Money is nothing but a tool of war for those who dream of empires. That's true during the industrial revolution and 'it's true now. During the age of the gold standard, the U.K. applied monetary pressure to other nations to protect the empire. Nowadays, China has been accused multiple times of currency manipulation to favour their export industry. But these two nations aren't the only example. During the Cold War, several countries engaged in currency exchange manipulation as the U.S. and the USSR fought satellite wars.
Then, in the early 1990s, the Bill Clinton administration mentioned that a stronger Yen would be in the interest of the U.S. And that comment represented the straw that broke the camel's back. The USD dropped by over 10 points and forced a G7 meeting. During the meeting, central bankers from the G7 agreed that demilitarisation of the forex market is needed.
Thus, U.S. Treasury Secretary Robert E. Rubin stated in December 1994 that a strong dollar is in the U.S. and the world's best interest. Moreover, he also noted that the greenback 'won't be used as a weapon anymore. And that's how the policy was started.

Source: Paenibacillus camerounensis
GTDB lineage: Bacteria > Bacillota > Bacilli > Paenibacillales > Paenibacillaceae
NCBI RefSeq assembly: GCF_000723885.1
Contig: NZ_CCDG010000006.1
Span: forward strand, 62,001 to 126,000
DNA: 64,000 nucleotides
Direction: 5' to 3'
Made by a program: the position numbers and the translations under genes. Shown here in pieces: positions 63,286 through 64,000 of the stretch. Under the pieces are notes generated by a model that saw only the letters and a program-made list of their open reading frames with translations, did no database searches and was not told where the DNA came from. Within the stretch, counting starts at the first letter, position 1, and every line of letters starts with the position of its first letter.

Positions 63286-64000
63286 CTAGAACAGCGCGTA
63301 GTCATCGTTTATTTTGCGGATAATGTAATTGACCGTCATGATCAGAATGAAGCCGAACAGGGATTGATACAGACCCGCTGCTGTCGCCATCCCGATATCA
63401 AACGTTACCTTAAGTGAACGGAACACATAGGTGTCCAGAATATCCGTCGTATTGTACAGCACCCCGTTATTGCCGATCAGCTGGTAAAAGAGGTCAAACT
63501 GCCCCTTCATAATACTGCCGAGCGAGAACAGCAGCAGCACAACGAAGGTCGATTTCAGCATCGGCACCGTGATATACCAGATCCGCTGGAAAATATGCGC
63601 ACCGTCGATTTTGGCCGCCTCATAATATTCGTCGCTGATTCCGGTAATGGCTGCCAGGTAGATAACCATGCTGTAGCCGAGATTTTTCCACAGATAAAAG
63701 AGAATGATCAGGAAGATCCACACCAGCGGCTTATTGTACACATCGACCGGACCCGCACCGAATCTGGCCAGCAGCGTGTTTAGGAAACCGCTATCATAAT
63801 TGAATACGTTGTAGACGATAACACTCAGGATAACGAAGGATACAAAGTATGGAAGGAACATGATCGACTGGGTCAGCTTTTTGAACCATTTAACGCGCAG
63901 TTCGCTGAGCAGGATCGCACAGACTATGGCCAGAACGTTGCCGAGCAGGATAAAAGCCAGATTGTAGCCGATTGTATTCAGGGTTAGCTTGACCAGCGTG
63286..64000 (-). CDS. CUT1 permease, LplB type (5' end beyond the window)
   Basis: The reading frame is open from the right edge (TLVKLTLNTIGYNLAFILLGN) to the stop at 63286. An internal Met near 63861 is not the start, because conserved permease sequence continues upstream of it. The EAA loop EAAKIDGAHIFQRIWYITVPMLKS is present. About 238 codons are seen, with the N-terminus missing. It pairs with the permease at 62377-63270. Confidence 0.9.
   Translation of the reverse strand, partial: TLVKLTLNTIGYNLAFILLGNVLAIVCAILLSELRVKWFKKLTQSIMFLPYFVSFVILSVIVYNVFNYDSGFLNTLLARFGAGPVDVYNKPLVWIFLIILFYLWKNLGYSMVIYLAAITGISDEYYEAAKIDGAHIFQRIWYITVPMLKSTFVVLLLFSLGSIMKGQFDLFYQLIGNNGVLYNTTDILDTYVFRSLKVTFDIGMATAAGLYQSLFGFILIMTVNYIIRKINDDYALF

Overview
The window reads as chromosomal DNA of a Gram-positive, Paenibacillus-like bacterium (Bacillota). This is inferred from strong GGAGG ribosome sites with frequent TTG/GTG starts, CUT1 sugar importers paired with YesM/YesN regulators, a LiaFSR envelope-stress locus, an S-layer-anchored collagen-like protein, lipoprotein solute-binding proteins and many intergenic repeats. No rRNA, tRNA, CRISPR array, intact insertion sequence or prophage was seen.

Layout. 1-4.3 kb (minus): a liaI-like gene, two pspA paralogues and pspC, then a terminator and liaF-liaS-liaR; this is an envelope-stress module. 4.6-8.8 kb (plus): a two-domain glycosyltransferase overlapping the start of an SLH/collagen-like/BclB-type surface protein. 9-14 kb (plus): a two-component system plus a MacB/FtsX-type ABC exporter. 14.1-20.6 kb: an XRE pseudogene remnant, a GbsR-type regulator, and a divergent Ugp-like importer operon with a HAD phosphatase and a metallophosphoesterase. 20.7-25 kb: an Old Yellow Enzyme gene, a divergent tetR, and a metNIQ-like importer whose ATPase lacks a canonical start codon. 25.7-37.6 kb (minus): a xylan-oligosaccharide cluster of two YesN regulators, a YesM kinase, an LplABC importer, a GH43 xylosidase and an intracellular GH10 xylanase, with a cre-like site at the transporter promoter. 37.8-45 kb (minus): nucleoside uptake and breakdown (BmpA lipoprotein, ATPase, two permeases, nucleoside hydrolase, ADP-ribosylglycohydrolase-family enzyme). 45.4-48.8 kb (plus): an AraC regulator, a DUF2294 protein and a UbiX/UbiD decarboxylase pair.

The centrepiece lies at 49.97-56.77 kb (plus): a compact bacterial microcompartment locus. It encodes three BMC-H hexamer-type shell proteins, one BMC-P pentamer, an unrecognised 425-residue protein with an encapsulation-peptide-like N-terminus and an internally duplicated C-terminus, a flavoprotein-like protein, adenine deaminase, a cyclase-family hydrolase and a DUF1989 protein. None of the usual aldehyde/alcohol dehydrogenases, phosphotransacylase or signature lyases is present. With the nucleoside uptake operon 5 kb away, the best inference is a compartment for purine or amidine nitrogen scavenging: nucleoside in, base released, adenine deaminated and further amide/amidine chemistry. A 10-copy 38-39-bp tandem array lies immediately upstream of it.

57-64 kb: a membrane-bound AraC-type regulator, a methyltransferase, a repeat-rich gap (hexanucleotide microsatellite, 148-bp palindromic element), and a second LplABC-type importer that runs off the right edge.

Strong Words And Dollar
Since its inception, the U.S. dollar has transformed into a staple in the forex market. By having a strong and stable dollar, all other nations can count on the United States to provide a benchmark, and haven whenever the global economy looks gloomy.
In theory, there are serious problems with keeping a currency overvalued for an extended period.
The biggest problems are related to foreign investments, local competition, and tourism. The U.S. managed to overcome some of these problems by positioning itself as the capital of the western world. Moreover, the American people also benefitted from this policy. Americans saw lower prices in foreign goods, low inflation (thanks to low prices), investors can buy foreign bonds at lower prices.
That said, there are still problems regarding competition by American firms. It's cheaper for these firms to produce overseas and then ship to the States, and that causes unemployment problems in low-skilled jobs.
Time for a change?
Over time, the strong dollar policy has become more of a promise than actual policy. The greenback has devaluated over time. But, U.S. Secretaries of the Treasury have asserted that the nation's goal has not changed and that the United States is committed to keeping the dollar strong. Both things are seen as signals that the U.S. is not manipulating its currency. What is doing is letting the market decide its price in a controlled way.
But times may be changing. During the most recent World Economic Forum, current U.S. Secretary of the Treasury, Steven Mnuchin, signaled that America is ready to change its mind. Secretary Mnuchin stated that America would benefit more from a weaker dollar. That caused a drop of 1% in the Dollar Index.
It remains to be seen if the U.S. will drop the strong dollar policy and how would that affect global markets. Until then, the dollar will be king.
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